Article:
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‘There are a lot of things that are hidden in Milan. They're like flowers growing among the grass.’

Gems in this

Photo>>>Michael Yohan & Jordan Anderson


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Feature by Feature: Marley Ng

Jordan Anderson has made it his mission to uplift diverse voices throughout Italy. As a queer Black man, the writer and creative director had a rough upbringing in Kingston, Jamaica, before eventually finding his creative footing in Milan.

Spurred by a lack of awareness about the intersectionality of being Black and queer, Jordan created My Queer Blackness, My Black Queerness (MQBMBQ) as a safe space and platform to showcase stories and issues that were often overlooked. Jordan is also the Editor-At-Large of hip cultural bible NSS Magazine, and has written for publications such as Vogue Italia, Document Journal and Curated By. We caught up with the trendsetter about his winding journey into fashion, his current obsession with the sky, and the most culturally rewarding spots to visit in Milan.


On your early life in Jamaica

Growing up in Kingston was definitely a very interesting experience. It was rough. I'm not going to lie: it was not the most ideal city to grow up in as a queer person. Thankfully I lived in a semi-secluded area, but it was really was not the easiest.

‘People think in such a simple way: you're either Black or queer, and can’t be both.’

On finding your path in fashion

I started fashion design school, but after a year I was like, ‘Oh my god, this is so hard. This is literally mathematics.’ So I dropped out. I interned at a store and then met the Lifestyle Editor of the national newspaper, who asked me if I wanted a job as a reporter. I was like, ‘It sounds like I get to go to free parties, so why not?’ It turned out to not be like that at all — it was a The Devil Wears Prada situation. She actually said that in the interview, and I was like ‘Okay, sure,’ because I hadn't seen the movie! It was rough: working long hours and writing to the point of perfection. I cried. But at the same time, I learned a lot. I loved writing about fashion, but I also realized that I had a knack for something else. After a while, I realized that my love for creating stories in fashion was a passion for creative direction.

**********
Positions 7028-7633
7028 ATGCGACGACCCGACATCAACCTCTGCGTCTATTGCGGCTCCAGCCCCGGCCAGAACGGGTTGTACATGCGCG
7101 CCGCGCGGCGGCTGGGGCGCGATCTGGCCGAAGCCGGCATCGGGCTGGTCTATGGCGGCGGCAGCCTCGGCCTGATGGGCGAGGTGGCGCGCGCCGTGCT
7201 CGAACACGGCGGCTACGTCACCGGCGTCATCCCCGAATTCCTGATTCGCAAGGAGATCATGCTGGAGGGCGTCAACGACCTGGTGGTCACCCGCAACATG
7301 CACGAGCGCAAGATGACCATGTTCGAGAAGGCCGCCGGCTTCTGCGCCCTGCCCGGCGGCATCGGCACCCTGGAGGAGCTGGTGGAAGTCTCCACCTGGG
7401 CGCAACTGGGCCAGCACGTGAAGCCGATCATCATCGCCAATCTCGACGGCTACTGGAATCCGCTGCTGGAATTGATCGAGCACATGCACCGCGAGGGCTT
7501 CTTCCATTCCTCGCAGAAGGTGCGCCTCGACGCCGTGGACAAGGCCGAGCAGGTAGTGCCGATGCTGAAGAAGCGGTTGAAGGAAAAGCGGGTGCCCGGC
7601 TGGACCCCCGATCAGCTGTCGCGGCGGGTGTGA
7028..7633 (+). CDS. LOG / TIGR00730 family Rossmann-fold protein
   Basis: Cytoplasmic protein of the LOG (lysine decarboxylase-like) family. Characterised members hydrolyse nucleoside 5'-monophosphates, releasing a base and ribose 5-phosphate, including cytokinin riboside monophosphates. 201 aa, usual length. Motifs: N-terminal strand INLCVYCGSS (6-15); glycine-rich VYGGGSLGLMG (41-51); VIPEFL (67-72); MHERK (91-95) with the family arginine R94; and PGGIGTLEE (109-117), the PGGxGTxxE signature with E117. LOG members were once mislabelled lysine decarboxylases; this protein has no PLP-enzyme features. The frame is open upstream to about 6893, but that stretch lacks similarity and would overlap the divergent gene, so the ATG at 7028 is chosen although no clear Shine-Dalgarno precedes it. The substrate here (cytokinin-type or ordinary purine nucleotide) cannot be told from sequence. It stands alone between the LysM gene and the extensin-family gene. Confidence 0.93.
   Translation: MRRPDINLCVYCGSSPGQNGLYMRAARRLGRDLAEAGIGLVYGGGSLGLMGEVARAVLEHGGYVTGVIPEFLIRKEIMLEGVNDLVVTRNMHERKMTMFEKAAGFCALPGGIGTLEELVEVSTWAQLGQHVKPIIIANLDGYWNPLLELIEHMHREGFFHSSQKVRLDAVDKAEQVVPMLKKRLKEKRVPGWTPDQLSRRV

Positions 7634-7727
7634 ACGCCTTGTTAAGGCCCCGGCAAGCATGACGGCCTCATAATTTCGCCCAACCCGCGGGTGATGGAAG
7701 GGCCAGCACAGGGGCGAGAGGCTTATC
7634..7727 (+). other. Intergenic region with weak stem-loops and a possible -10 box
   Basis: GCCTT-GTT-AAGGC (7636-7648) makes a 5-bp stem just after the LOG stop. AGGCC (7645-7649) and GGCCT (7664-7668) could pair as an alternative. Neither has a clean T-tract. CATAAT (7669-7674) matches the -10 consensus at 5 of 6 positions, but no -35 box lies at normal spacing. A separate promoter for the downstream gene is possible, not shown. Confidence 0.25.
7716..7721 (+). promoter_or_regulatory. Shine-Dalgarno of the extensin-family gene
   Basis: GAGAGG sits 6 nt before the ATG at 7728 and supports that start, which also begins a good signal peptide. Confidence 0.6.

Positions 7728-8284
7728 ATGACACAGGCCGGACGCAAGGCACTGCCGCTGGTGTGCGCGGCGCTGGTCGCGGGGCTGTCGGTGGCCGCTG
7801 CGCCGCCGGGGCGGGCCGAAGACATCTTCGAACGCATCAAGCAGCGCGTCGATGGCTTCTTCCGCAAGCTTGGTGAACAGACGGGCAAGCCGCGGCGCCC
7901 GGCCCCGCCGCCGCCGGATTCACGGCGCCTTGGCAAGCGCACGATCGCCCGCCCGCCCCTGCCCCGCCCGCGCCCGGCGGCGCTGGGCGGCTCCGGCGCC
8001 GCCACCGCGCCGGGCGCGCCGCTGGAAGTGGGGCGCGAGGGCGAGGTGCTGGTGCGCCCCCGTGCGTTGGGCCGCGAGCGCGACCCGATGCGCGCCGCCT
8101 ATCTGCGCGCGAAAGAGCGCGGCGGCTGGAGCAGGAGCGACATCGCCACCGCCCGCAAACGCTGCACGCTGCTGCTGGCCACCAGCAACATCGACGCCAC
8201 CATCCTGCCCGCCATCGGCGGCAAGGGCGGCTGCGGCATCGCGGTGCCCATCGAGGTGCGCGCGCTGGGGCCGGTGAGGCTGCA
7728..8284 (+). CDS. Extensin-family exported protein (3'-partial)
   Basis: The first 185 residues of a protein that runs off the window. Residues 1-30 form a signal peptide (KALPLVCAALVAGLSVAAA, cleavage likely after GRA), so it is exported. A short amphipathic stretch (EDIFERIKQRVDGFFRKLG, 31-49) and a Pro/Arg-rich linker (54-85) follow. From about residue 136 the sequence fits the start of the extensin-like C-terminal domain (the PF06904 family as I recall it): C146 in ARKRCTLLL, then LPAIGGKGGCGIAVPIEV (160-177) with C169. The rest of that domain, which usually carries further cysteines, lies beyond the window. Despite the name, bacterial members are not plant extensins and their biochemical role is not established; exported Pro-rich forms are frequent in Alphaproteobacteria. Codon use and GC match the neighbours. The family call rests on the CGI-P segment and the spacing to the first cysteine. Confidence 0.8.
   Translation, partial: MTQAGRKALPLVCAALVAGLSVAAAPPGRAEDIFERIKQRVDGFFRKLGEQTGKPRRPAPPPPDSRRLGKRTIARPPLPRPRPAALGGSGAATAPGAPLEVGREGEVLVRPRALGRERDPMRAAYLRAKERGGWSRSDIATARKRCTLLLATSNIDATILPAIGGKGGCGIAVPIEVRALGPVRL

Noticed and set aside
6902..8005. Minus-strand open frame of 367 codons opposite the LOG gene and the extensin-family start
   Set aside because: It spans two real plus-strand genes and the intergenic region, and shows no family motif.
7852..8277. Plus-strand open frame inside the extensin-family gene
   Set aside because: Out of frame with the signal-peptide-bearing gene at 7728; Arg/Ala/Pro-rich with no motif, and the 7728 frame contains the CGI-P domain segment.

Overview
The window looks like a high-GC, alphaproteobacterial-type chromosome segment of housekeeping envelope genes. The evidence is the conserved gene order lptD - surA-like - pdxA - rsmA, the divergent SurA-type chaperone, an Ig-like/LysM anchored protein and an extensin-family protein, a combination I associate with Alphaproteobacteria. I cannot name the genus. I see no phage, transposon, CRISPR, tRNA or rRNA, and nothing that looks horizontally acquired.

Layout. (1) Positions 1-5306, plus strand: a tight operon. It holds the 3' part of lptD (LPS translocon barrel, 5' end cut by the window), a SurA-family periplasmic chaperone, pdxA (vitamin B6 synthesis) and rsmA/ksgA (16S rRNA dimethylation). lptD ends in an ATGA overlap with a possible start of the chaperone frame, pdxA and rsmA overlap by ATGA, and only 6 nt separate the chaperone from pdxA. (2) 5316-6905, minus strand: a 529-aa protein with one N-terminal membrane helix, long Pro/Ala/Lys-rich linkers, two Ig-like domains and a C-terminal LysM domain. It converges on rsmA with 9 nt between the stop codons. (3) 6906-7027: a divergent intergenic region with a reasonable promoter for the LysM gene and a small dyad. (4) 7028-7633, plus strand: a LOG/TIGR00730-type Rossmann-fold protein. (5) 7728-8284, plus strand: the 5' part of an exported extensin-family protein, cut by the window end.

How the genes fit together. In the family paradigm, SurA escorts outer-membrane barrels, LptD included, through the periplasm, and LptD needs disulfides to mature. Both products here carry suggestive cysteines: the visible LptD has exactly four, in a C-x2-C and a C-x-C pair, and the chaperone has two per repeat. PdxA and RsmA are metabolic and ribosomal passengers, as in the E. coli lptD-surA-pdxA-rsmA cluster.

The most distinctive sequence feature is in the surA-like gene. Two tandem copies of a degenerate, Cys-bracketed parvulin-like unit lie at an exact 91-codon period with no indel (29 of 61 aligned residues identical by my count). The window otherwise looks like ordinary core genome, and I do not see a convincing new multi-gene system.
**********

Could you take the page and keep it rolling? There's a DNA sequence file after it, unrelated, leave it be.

On making the move to Italy

I came to Italy in 2017. I was originally meant to come for just a year because I wanted to learn Italian. I was bored at home and wanted something new. It was between Milan and Paris, but in the end I chose Milan because I knew somebody here. I decided that I just wanted to stay, and the rest is history.

First row of Milan by Federico Lancellotti. Second and third rows courtesy of Jordan Anderson.

On creating a safe space for Black and queer creatives with MQBMBQ

I wanted to do something that spoke specifically to being Black and queer. It's a heavy focus on Italy, but I also try to make it as international as possible. In Milan, I feel like sometimes people are unaware of the intersectionality of being Black and queer, or just don't care. So I thought it was extremely important to talk about it, and to highlight the voices that actually exist here, because there's so many of them. People think in such a simple way: you're either Black or queer, and can’t be both. Milan is home, but it's not all peaches and cream: it is quite difficult for somebody who's Black, and for somebody who's Black and queer. So I really wanted to create a safe space for us.

On one of MQBMBQ’s memorable events

We did a special collaboration with Converse. We had a roundtable conversation with a few of the Black, queer people who grew up here. It’s something that I feel was very needed, because these people have lived here all their lives but they've never been acknowledged that way. It was really special.

On working with NSS Magazine

It's wild. I really enjoy working with them, because they're very attentive. They just know what to cover in terms of culture. I would love for them to continue what they're doing in terms of highlighting the different cultures, nuances and shades of identity that exist in Italy. It’s becoming a cultural hub, and it’s really nice to be a part of.

First row of Jordan and MQBMBQ event courtesy of Jordan Anderson. Second row of MQBMBQ event by Laurent Bentil. Third row courtesy of Jordan Anderson. Below image courtesy of Jordan Anderson.

On one thing you can’t travel without